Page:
Australian women are sharing heartbreaking and angry stories of the dangers they face while walking alone or using public transport, in the wake of th
Australian women are sharing heartbreaking and angry stories of the dangers they face while walking alone or using public transport, in the wake of the horrific alleged murder of 22-year-old Eurydice Dixon in Melbourne.
Dixon, an aspiring comedian, was found dead at a park in the early hours of Wednesday morning. A 19-year-old man has been charged with her rape and murder. She had performed a stand-up gig on Tuesday night, and decided to walk home.
Following news of the circumstances of her death being made public, countless women spoke online of their sadness and anger at the alleged crime, as well as sharing their own stories of being made to feel unsafe or threatened at night.
I will not raise my girls in a world where travelling home at night is deemed “risky” behaviour. Women have the right to move freely in this country. Freedom is a right not a privilege.
— PatriciaKarvelas (@PatsKarvelas) June 14, 2018
I was recently trail running alone (normally with male friend) & I looked back at every man I passed. I had my 📱& housemate knew where I was. Yet I felt unsafe. I don’t want to just feel safe when outside alone. I want to be safe. Today my thoughts were with Eurydice Dixon ❤️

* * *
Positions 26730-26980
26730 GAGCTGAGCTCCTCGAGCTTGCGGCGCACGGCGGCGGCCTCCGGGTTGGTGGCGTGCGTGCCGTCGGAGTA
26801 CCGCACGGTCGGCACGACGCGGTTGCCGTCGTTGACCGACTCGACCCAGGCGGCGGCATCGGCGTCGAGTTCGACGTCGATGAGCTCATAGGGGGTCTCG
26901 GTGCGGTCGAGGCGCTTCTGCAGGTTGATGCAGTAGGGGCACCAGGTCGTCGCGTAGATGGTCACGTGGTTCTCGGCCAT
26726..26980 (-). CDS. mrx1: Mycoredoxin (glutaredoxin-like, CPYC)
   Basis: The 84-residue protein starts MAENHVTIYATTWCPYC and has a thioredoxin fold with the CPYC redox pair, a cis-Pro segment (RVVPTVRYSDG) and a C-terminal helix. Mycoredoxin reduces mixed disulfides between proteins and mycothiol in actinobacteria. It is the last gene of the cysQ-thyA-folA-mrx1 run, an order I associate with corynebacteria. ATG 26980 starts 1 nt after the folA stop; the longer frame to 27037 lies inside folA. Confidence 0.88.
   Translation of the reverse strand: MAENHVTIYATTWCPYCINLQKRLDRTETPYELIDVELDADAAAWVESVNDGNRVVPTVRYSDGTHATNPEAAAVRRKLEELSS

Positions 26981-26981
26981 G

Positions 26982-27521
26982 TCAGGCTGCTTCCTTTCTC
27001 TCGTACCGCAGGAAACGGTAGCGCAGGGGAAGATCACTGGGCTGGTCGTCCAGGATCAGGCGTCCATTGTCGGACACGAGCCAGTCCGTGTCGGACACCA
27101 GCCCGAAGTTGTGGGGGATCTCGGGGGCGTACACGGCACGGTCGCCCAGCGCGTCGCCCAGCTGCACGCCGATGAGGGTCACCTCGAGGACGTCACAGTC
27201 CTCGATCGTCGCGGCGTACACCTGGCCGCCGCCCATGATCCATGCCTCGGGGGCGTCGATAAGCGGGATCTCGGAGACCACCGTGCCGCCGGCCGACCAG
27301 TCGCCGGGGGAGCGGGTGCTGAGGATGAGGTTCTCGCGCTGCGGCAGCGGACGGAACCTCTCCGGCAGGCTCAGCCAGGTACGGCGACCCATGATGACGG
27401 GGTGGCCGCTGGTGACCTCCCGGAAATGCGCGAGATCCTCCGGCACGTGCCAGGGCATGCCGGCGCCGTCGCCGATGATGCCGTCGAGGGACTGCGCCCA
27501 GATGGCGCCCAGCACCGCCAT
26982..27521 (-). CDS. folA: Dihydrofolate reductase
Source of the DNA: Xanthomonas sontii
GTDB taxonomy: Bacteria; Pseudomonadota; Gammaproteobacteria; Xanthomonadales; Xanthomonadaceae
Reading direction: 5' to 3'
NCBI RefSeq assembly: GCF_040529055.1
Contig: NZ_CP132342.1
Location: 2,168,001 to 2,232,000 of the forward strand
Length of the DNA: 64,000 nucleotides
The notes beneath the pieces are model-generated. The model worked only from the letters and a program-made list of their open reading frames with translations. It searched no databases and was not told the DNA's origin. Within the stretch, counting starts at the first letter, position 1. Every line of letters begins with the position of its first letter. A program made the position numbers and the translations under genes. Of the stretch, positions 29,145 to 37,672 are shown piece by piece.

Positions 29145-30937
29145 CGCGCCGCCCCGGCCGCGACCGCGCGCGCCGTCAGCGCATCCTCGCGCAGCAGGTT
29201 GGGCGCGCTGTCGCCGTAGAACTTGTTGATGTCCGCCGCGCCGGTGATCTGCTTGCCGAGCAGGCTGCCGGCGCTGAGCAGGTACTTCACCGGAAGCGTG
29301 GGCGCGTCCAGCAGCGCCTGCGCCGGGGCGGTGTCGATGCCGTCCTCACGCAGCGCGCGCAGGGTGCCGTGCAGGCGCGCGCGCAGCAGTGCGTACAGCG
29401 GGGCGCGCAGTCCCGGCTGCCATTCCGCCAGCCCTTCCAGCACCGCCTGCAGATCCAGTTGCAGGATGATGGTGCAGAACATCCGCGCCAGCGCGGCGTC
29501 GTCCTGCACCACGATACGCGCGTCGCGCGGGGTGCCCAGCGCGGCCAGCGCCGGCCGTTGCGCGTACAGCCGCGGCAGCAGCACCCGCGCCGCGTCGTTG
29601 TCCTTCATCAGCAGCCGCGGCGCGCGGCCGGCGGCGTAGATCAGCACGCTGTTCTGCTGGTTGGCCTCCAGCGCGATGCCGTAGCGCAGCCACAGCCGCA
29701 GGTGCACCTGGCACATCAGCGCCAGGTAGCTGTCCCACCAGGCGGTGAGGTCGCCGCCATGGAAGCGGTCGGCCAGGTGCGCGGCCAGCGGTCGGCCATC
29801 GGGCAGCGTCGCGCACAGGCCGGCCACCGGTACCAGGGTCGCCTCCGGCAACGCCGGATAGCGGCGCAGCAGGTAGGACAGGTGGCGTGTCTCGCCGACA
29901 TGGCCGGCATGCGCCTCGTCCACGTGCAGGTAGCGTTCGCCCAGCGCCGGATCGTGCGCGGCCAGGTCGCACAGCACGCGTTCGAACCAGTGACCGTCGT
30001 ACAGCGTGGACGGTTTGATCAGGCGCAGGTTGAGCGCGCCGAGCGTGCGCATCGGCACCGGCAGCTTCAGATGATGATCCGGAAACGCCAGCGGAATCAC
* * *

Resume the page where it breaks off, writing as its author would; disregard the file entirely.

— Karina Natt (@Karina_Natt) June 14, 2018
This is the world we live in. Where women routinely text their friends their cab driver's details. You know, just in case we get raped and murdered. We are brought up to believe that that is a very real possibility whenever we leave the house.
And men wonder why we're mad. https://t.co/hHxLRYSc1T
— Jenna Guillaume (@JennaGuillaume) June 14, 2018
When we hear that young women are raped and murdered while walking home at night, it shakes the rest of us to our core. Not because it’s unthinkable but because it reaffirms what we’re scared of *all the time*.
This is heartbreaking. I love this photo. https://t.co/J408Mh3nzO
— Sally Rugg 🏳️🌈 (@sallyrugg) June 14, 2018
I walk, ride & catch PT at all hours, so often I'm asked "aren't you scared? Be careful."
Sometimes I have to remind myself I'm doing nothing wrong – I'm just trying to get home. A woman being attacked is on the attacker, not on her. Fuck anyone who says otherwise. https://t.co/qJ8mHqSH21
— Kaitlyn Offer (@KaitlynOffer) June 14, 2018
Other female comedians and entertainment identities particularly mourned Dixon’s death. She was remembered by those who knew her as a talented comic, with a promising career on the rise and a wicked sense of humour.
When I was a 22 year old comedian, I constantly walked home alone from gigs in the middle of the night because I couldn't afford tram fare, let alone taxis. Should we allow murderous rapists and poverty to ensure we're locked inside for our entire lives? https://t.co/d7dKoafCKt
— Meshel Laurie (@Meshel_Laurie) June 14, 2018
My first stand up set when I was the same age as Eurydice Dixon, was about being afraid walking home at night. Making jokes about it was a way to feel slightly empowered instead of small and frightened. Mourning for this young comedian who was entitled to feel safe.
— Alex Lee (@alex_c_lee) June 14, 2018